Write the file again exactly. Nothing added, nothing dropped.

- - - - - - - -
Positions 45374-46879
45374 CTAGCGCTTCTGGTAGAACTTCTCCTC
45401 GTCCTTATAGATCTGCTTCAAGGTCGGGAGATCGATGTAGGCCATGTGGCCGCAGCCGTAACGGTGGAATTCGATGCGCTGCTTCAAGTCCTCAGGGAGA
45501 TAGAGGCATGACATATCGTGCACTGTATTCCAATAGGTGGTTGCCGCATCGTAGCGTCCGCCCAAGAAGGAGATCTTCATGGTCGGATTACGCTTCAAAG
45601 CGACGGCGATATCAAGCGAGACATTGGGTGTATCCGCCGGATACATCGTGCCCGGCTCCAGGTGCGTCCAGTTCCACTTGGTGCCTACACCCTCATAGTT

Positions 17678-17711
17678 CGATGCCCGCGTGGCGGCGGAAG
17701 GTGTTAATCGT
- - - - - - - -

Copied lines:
Positions 45374-46879
45374 CTAGCGCTTCTGGTAGAACTTCTCCTC
45401 GTCCTTATAGATCTGCTTCAAGGTCGGGAGATCGATGTAGGCCATGTGGCCGCAGCCGTAACGGTGGAATTCGATGCGCTGCTTCAAGTCCTCAGGGAGA
45501 TAGAGGCATGACATATCGTGCACTGTATTCCAATAGGTGGTTGCCGCATCGTAGCGTCCGCCCAAGAAGGAGATCTTCATGGTCGGATTACGCTTCAAAG
45601 CGACGGCGATATCAAGCGAGACATTGGGTGTATCCGCCGGATACATCGTGCCCGGCTCCAGGTGCGTCCAGTTCCACTTGGTGCCTACACCCTCATAGTT

Positions 17678-17711
17678 CGATGCCCGCGTGGCGGCGGAAG
17701 GTGTTAATCGT